Separately, Mandate Assistant General Secretary Gerry Light has sought a meeting with the company to discuss the following:

  1. Suitable percentage pay increase across all hourly rates for a period of 12 months
  2. Appropriate upward adjustment to ensure greater equality across hourly pay rates
  3. Enhanced/Secure weekly hours including the creation of more full time jobs
  4. Enhanced work life balance arrangements to include a review of current rostering, shift arrangements

He said, “Our members have told us that pay equality is an important issue for them and they won’t easily forget that it was cited as a key justification by Tesco management for their stance during the recent pre-96 contract dispute.”

He added, “Therefore we’re happy to develop this concept further with the company as long as it is equality upwards, and not a race to the bottom in Tesco Ireland. The principle of equal pay for equal work cannot be used selectively and then discarded by the company when it suits them.”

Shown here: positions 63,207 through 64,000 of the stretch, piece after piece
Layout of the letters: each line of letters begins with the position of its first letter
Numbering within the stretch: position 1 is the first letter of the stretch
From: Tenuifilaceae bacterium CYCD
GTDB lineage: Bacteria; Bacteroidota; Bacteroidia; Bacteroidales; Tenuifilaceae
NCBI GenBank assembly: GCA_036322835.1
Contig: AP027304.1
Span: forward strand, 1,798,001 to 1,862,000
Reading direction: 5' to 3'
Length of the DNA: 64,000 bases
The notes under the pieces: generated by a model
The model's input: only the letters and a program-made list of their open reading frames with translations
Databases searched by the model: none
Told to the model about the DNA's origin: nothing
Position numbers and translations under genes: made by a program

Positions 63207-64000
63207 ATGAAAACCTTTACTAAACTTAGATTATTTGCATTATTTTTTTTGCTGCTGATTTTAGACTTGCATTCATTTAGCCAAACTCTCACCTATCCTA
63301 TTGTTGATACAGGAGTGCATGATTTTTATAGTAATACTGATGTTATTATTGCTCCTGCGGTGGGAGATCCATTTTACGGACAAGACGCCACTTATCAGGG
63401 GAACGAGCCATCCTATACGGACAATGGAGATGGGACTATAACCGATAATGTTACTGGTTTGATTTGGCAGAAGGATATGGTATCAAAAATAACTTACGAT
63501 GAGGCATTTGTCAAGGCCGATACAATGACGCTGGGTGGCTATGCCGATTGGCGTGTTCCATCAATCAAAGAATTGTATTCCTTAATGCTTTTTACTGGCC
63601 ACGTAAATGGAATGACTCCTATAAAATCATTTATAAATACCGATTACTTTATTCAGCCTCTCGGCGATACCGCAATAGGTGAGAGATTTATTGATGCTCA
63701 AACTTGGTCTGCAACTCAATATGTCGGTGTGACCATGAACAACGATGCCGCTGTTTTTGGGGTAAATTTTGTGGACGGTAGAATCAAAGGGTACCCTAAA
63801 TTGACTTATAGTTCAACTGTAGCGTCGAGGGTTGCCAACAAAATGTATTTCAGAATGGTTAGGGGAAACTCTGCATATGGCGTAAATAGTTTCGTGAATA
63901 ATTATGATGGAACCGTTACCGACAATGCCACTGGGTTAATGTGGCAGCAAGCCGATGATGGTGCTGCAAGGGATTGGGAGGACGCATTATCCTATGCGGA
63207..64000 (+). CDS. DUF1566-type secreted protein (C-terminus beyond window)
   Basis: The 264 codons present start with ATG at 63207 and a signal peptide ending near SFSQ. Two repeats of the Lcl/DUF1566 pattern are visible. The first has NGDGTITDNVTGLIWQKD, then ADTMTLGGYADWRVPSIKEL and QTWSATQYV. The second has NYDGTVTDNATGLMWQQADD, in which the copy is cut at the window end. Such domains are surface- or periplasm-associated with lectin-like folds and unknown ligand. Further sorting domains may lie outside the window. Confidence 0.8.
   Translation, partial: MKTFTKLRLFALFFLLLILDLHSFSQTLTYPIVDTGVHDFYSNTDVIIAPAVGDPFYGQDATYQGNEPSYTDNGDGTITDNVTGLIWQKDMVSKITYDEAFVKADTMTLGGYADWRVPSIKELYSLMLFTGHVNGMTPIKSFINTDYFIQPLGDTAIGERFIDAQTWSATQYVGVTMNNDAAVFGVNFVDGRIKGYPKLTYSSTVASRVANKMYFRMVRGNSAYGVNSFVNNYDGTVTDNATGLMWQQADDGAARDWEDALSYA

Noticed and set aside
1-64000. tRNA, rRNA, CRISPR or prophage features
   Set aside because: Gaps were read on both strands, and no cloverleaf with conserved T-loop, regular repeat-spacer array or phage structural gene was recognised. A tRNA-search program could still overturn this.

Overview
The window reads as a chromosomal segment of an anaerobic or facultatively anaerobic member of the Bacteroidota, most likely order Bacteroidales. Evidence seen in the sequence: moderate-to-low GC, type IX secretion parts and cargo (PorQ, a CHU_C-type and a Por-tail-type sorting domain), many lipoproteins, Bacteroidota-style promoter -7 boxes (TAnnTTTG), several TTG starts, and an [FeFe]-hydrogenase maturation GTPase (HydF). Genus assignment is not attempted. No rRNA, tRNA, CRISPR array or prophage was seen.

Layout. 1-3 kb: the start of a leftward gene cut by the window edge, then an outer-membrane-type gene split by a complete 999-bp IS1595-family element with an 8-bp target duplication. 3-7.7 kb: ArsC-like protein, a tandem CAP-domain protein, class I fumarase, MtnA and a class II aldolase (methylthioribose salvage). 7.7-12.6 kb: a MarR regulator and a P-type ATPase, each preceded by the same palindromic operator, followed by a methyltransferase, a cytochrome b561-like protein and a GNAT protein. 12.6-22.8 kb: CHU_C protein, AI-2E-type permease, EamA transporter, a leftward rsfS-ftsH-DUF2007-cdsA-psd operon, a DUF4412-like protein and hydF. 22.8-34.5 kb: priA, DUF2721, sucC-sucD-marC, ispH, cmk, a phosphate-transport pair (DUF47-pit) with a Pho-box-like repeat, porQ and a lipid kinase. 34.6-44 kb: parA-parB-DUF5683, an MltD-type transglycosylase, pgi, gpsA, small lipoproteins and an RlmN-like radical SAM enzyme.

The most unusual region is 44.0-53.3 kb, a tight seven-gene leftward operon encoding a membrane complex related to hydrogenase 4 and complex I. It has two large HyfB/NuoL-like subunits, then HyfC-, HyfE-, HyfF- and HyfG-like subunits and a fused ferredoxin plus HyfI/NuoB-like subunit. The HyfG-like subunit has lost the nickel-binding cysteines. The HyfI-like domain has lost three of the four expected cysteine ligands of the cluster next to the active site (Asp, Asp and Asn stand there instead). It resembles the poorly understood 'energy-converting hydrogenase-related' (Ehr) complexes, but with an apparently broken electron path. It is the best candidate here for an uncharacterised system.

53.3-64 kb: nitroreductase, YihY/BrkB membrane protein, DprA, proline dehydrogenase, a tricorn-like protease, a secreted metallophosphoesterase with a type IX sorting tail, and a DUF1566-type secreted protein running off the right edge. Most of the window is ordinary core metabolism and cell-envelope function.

Mr Light has also sought a meeting to discuss the failure of the company to pay the full 4% pay increase owed to ‘Pre 96’ workers.

“We cannot allow Tesco management to pick and choose which workers should be afforded a pay increase. The fact that the longest serving members of staff in Tesco are now owed 4 percent should be a worry, not only for the 3,500 thousand Tesco workers currently earning more than them, but also for all other workers in Tesco because if the company get away with this, who knows which group of workers and what established term and condition will be next,” said Mr Light.